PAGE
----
Friday, 14 November 2014


Ah, the poppies.  

 2014 marked the 100 year anniversary of the first World War.  To remember the somber occasion, the moat of the Tower of London slowly became a field of ceramic poppies.  The installation, called Blood Swept Lands and Seas of Blood,  almost 900,000 flowers were "planted" leading up to the 11 November.  Staggeringly, each poppy represents a British fatality in the war.

 Starting in August with the "waterfall", the art installation grew and grew to encompass the entire moat.  Soon, this became a huge attraction, with people standing in lines for hours and congesting central London and some of the busiest tube stations in town.  All the tube stations had signs asking people to use alternate routes to get to the Tower as millions made their way to see it in the final weeks.  This made me nervous- I get agitated in the friendliest of crowds and waiting for hours in such crowds is bound to ensure that by the time I got to the front of the line, I would be a sweaty clammy mess of angry angst and cease to be impressed by anything.  

I chose a rainy night to make my pilgrimage.  It was crowded, but do-able.  It also happened to be the last night before they started uninstalling after Armistice Day, so I really waited until the 11th hour on this.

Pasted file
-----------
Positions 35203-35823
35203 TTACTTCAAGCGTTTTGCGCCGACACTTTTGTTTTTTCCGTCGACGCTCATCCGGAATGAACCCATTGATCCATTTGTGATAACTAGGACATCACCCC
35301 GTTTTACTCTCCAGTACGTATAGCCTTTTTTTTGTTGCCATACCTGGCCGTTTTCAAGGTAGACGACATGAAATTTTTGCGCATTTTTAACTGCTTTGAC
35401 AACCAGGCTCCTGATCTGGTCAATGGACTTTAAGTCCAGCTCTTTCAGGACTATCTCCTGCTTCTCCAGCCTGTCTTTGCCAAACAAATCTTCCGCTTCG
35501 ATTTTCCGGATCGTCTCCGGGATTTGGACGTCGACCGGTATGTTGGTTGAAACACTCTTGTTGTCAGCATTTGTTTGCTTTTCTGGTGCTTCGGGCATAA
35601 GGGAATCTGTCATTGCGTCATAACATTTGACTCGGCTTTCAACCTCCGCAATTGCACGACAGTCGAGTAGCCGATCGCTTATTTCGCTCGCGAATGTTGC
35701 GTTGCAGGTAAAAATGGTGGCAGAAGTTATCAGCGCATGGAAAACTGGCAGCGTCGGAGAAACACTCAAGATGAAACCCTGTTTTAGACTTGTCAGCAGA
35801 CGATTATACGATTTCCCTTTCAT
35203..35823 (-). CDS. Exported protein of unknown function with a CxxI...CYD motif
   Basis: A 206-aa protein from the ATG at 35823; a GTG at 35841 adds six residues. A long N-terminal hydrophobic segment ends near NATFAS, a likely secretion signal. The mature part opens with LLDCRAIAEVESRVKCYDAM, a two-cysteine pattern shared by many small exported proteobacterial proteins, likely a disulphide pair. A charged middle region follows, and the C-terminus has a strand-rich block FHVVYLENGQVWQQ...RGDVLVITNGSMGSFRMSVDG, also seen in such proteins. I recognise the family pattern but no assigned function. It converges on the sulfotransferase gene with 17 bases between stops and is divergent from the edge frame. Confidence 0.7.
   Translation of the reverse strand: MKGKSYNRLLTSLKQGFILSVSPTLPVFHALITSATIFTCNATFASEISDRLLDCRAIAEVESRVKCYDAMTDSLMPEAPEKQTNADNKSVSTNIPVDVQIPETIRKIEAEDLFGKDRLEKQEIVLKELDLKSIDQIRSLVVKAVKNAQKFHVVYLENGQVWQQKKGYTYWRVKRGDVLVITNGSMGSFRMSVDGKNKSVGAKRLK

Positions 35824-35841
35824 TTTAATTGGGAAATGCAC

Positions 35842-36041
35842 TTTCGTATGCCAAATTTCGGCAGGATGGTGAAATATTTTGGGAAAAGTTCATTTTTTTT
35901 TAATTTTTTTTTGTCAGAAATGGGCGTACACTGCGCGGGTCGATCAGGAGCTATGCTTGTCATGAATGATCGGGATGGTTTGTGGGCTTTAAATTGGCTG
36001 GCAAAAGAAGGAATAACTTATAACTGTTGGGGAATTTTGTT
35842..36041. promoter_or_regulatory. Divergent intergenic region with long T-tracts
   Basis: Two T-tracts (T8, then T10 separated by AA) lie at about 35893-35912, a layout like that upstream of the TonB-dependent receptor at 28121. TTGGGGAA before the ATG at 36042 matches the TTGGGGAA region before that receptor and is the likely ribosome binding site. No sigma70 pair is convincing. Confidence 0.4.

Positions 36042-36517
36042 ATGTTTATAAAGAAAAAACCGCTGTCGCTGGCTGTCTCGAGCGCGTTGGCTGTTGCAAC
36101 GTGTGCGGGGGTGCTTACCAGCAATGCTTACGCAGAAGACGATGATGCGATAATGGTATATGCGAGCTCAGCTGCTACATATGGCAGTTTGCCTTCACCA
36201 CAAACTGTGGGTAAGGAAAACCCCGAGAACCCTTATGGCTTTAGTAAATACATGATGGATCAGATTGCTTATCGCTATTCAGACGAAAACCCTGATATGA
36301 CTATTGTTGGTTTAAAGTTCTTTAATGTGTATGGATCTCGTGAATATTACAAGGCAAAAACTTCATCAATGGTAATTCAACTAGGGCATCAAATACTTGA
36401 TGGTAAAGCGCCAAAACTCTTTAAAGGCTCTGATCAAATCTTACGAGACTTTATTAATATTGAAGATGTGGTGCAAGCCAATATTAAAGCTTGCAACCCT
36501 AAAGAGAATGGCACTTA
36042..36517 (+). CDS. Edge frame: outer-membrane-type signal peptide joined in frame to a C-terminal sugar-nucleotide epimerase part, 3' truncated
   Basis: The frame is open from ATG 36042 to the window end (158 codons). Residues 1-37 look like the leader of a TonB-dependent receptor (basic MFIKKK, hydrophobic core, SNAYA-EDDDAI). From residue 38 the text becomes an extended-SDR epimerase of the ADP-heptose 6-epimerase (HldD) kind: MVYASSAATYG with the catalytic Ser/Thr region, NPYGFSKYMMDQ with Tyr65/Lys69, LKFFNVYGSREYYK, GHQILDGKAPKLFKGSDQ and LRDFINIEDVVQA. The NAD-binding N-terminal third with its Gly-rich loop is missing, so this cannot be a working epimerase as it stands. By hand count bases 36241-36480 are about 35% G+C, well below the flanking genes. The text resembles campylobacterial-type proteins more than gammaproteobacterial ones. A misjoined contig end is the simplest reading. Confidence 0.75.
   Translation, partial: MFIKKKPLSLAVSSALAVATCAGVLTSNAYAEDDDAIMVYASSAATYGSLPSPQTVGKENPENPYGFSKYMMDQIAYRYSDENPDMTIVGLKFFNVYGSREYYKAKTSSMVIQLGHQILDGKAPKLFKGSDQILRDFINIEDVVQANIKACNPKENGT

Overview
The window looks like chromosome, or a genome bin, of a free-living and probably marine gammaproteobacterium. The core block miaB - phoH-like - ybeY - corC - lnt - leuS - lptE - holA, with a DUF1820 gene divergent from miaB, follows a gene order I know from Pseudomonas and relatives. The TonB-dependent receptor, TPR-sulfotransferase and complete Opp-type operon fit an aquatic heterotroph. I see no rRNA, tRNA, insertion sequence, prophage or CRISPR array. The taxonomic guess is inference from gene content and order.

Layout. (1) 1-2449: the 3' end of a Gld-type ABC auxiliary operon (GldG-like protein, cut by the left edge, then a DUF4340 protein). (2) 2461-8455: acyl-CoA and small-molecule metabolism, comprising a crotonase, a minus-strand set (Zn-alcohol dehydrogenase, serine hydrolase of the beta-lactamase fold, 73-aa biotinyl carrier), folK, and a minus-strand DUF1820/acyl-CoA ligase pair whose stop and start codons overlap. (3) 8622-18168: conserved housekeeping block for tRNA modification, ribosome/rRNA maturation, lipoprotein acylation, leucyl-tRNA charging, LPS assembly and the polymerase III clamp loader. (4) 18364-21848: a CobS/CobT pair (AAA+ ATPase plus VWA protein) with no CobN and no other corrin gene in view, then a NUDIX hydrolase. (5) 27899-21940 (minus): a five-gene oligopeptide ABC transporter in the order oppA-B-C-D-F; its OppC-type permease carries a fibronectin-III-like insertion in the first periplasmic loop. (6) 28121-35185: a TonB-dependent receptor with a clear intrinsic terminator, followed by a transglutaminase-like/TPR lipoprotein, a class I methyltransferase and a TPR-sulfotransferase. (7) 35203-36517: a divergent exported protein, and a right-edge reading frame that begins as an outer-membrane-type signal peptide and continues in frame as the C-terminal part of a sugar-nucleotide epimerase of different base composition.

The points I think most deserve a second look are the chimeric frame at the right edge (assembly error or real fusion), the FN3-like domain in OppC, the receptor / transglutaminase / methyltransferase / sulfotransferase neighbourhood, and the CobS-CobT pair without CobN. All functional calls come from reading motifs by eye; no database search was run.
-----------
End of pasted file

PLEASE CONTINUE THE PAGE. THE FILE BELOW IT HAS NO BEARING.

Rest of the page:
It's just....incredible and moving and somber.  However, I did openly mock a man who was front and center on Skype on an Ipad and having a loud conversation about how his day was with the tinny speakers turned up.  Was he a New Yorker?  That was my best guess.  It's a war memorial, have some humility and respect.  Save the laugh with your blokes for later.    

It was hard to grasp the scale of it, but the entire moat was filled and you would need a drone to capture the entire thing on flim.  Ah, but that is where the BBC steps in.  Now that the installation is being deconstructed, you can buy a poppy!  All the proceeds go to charity.  

You can still see it- I heard that the cascade will be left indefinitely, and there is an exhibit in the Tower itself about the military history that it played during the war.  I haven't bought a ticket for the tower in years- maybe the first trip I took over to London ages ago- but I remember it being well worth the price of admission.  There's so much creepy dark history here, it really made for an appropriate and dramatic backdrop.      

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